Bringing Visual Inference to the Classroom


Presented by: Adam Loy (Carleton College)


This month, we highlight the article Bringing Visual Inference to the Classroom by Adam Loy in our Journal of Statistics and Data Science Education webinar series. In the classroom, educators traditionally visualize inferential concepts using static graphics or interactive apps. For example, there is a long history of using apps to visualize sampling distributions. The lineup protocol for visual inference is a recent development in statistical graphics that has created an opportunity to build student understanding. Lineups are created by embedding plots of observed data into a field of null (noise) plots. This arrangement facilitates comparison and helps build student intuition about the difference between signal and noise. Lineups can be used to visualize randomization/permutation tests, diagnose models, and even conduct valid inference when distributional assumptions break down. In this webinar, Adam will introduce lineups and discuss how he uses it in his introductory statistics class.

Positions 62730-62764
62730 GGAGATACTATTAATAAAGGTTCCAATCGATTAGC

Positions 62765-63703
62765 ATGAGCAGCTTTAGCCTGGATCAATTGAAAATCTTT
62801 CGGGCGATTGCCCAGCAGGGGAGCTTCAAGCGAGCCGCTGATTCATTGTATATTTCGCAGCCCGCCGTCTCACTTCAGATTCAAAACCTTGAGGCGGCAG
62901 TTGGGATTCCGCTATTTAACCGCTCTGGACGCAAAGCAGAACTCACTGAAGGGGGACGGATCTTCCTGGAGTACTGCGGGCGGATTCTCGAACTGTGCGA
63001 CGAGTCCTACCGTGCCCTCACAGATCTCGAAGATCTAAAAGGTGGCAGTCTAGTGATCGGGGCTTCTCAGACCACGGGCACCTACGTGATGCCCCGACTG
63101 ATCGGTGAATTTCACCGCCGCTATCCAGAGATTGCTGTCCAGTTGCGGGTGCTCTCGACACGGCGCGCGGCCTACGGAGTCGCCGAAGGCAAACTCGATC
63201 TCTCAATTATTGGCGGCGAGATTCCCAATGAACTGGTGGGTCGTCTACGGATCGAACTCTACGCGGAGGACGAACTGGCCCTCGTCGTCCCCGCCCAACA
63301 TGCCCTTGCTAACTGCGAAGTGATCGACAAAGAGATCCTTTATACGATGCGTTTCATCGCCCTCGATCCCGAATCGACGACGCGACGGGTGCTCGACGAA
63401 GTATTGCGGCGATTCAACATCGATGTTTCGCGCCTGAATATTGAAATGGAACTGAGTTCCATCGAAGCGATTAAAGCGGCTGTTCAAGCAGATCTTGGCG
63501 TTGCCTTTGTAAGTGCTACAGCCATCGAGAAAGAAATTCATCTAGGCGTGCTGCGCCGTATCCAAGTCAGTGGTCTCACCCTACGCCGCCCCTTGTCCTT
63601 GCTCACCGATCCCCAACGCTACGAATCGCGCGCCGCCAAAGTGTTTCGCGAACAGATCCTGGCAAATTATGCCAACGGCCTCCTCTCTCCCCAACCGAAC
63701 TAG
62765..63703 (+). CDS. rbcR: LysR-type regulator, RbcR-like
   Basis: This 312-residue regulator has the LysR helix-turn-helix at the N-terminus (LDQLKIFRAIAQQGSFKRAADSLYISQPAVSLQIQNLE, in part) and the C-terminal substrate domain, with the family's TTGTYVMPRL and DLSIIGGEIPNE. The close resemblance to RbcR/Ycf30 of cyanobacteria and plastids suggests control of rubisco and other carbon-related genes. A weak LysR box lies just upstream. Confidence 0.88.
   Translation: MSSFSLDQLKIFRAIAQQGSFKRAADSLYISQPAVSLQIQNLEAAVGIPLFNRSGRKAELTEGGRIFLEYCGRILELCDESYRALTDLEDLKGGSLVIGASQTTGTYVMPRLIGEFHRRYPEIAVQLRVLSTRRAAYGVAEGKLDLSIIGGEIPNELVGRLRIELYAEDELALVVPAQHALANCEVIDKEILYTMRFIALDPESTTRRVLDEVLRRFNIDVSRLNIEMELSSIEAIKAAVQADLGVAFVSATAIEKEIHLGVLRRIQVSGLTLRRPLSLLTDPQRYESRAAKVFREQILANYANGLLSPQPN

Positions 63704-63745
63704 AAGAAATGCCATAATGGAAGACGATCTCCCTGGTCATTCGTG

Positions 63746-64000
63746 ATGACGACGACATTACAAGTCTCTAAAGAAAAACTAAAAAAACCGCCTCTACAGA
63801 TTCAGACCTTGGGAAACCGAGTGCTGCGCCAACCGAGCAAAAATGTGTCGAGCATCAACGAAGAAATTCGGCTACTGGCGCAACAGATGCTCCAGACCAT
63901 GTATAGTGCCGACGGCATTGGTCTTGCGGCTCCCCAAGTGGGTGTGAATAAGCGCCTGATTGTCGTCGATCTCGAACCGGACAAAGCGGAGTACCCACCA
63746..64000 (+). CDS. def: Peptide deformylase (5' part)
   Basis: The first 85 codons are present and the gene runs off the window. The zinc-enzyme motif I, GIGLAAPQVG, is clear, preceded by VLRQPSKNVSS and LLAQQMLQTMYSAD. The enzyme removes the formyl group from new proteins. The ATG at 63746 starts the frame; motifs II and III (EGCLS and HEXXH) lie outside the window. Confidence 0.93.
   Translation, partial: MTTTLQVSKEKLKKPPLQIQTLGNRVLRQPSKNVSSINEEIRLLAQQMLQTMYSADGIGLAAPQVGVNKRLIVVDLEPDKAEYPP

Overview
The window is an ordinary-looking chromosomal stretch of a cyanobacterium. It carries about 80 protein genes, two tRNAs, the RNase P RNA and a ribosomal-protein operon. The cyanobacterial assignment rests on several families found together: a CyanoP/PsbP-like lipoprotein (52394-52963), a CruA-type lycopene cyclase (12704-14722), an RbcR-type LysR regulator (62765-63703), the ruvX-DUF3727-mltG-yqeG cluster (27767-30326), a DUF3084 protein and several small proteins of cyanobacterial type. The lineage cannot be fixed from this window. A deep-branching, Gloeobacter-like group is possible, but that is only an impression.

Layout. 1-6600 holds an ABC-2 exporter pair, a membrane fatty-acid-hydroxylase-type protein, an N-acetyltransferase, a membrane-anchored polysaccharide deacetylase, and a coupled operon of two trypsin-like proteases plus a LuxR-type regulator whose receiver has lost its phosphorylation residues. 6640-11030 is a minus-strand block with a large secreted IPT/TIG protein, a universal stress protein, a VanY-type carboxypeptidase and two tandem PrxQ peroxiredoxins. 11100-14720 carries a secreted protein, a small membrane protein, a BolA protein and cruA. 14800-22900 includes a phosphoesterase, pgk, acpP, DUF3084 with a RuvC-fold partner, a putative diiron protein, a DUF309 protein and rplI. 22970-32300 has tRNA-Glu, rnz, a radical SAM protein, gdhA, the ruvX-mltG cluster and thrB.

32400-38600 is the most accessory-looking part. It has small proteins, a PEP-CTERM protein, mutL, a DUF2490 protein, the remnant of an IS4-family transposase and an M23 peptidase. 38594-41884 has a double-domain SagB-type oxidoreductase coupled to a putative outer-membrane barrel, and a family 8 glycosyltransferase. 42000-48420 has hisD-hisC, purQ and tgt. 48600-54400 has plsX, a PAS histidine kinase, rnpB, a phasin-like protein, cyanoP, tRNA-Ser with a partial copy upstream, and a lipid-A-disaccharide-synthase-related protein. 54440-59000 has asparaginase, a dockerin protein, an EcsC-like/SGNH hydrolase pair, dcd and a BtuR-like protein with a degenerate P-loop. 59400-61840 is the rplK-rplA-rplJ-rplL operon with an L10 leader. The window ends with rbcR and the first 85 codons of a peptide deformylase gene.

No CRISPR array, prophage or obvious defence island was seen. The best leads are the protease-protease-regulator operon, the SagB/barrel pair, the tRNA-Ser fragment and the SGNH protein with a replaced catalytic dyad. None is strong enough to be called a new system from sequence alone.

Adam Loy is an assistant professor of statistics at Carleton College in Northfield, Minnesota. He received his PhD in statistics from Iowa State University. Adamís research interests include incorporating realistic computation and visualization into the classroom, exploring the potential of visual inference, developing better visualizations to explore complex models, and developing useful and useable R packages.


The webinar will take place on Tuesday, February 15th from 4:00-4:30pm EST.


Registration is required but is free:


We hope that you can join us for an informative discussion about innovative new ways to visualize data with our students.



Leigh Johnson (Capital University)

Moderator, CAUSE/JSDSE Webinar Series